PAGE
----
Chapter

Introduction: World Building and the Rationality of Conversion

Robert W. Hefner

in Conversion to Christianity

Published by University of California Press

Published in print February 1993 | ISBN: 9780520078352
Published online May 2012 | e-ISBN: 9780520912564 | DOI: http://dx.doi.org/10.1525/california/9780520078352.003.0001
Introduction: World Building and the Rationality of Conversion

Show Summary Details

Preview

This chapter emphasizes that though most of the discussion in these chapters centers on Christianity, the remarks are necessarily broader. It speaks of Christianity as a species of world religion and investigates the differences between world religions and the other great family of religions referred to, much too generally, as traditional. It is stressed that the discussion of the social science commentary on conversion is inevitably selective, designed less to provide an exhaustive history of ideas than to highlight a few recurring themes. Max Weber's early writings were influenced by the Hegelian ethos of late-nineteenth-century German social thought and held that rationalization was intrinsic to social development. The chapters in this book also show the variability of the phenomenology of religious conversion. Conversion is related to a process of identity development often referred to as “reference group” formation. Christianity differs markedly from the core tradition within Islam.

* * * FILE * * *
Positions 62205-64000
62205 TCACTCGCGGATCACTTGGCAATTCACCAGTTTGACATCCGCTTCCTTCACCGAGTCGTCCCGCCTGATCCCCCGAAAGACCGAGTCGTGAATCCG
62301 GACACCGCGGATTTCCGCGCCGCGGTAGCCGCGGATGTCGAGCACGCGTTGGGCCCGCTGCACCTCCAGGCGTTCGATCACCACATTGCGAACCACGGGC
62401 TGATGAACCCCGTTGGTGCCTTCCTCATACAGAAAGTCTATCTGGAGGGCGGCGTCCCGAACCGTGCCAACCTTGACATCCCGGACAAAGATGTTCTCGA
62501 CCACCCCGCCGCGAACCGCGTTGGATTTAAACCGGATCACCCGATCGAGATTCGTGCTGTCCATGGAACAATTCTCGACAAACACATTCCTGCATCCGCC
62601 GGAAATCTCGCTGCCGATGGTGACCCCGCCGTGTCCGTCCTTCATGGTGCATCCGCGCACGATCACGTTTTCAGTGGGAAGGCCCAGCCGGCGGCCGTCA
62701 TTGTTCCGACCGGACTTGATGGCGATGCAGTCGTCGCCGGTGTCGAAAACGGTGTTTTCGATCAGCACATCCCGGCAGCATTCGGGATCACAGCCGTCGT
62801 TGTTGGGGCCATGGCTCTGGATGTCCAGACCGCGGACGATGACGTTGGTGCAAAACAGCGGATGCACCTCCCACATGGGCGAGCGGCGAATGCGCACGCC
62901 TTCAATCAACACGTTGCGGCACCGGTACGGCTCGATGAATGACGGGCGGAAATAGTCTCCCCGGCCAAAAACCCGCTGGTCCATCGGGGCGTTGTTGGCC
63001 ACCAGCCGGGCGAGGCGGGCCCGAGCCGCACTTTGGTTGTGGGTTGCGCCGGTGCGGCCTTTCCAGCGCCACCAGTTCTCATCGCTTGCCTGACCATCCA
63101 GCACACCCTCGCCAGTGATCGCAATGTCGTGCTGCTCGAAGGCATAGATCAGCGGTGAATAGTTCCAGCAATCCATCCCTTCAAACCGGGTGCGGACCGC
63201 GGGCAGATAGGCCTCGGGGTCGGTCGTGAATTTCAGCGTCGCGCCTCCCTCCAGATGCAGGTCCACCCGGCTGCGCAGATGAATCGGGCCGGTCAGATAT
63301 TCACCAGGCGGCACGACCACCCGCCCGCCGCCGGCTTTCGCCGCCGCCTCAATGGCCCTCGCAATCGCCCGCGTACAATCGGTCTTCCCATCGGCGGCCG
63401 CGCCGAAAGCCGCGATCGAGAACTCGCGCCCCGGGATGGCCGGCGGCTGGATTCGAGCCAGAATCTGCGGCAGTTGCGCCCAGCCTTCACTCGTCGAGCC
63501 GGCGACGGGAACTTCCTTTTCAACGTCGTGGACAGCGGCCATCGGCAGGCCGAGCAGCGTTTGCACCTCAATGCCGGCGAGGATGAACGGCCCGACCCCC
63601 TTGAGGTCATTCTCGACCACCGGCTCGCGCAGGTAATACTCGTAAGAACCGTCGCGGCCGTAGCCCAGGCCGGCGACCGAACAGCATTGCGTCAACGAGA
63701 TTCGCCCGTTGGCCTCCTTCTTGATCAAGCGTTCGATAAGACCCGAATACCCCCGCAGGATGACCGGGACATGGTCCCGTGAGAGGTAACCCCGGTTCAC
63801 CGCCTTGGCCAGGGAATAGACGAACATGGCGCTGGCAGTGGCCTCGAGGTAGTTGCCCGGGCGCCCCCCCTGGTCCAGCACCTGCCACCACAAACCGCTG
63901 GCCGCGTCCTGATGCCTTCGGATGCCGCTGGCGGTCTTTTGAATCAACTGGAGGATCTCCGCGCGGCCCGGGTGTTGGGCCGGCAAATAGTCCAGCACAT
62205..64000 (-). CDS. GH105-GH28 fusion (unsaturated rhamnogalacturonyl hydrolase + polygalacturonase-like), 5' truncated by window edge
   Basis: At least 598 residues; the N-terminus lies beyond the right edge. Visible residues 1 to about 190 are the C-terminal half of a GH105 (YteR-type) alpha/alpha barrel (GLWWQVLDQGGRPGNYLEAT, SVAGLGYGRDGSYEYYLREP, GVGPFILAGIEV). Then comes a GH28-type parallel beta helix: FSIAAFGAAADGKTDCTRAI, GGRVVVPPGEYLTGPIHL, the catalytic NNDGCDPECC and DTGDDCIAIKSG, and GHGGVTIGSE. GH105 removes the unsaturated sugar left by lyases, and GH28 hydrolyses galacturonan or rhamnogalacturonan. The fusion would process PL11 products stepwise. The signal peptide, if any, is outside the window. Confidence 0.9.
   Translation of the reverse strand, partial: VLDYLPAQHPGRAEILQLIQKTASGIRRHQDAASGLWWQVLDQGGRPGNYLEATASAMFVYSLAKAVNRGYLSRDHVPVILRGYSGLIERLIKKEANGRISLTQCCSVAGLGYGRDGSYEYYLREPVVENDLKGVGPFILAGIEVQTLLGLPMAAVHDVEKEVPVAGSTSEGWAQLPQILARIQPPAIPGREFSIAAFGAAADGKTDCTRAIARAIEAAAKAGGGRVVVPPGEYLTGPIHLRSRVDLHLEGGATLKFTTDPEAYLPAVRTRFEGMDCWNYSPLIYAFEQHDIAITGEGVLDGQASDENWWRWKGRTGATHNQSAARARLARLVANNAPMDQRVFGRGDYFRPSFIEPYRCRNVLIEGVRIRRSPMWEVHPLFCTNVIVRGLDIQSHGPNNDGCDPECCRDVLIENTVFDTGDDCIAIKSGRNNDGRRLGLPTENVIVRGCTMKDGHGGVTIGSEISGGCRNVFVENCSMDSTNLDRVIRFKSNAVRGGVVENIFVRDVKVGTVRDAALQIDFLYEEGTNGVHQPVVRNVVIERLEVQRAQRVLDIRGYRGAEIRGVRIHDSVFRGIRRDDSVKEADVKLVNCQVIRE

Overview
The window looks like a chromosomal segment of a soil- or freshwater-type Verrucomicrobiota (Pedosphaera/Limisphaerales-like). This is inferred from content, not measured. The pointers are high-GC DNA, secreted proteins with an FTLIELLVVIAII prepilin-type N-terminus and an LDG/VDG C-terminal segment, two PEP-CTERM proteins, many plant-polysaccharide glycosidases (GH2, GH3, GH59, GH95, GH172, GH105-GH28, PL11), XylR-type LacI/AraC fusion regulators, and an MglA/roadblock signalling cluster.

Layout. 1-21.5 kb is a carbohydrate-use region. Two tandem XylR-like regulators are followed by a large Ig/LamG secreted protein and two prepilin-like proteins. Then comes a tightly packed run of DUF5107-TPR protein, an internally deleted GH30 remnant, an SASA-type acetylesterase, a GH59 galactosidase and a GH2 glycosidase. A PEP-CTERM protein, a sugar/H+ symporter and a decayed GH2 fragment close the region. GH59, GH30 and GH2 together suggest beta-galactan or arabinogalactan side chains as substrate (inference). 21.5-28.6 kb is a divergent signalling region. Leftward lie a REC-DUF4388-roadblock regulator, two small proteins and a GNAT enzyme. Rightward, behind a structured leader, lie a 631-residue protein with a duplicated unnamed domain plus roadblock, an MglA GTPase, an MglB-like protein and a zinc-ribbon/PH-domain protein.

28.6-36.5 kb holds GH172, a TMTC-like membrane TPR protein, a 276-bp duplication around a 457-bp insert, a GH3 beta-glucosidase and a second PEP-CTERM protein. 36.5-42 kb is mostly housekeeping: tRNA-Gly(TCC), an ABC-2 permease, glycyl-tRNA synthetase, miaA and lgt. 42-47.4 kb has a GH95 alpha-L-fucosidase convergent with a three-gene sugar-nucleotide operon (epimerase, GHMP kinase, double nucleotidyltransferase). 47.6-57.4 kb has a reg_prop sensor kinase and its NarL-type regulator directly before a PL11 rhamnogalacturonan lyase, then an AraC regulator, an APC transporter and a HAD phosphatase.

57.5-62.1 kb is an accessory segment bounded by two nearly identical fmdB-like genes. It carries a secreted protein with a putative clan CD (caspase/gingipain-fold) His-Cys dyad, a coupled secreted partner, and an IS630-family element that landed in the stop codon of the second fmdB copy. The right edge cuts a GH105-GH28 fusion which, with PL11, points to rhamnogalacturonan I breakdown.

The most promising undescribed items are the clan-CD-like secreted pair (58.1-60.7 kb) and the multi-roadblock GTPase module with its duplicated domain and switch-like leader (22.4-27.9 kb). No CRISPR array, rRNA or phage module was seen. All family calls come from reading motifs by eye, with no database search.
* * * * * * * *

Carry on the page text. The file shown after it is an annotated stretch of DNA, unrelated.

Keywords: religious conversion; Christianity; world religion; social science; Max Weber; reference group; Islam

Chapter.  17560 words. 

Subjects: Anthropology of Religion

Full text: subscription required

How to subscribe Recommend to my Librarian

Users without a subscription are not able to see the full content. Please, subscribe or login to access all content.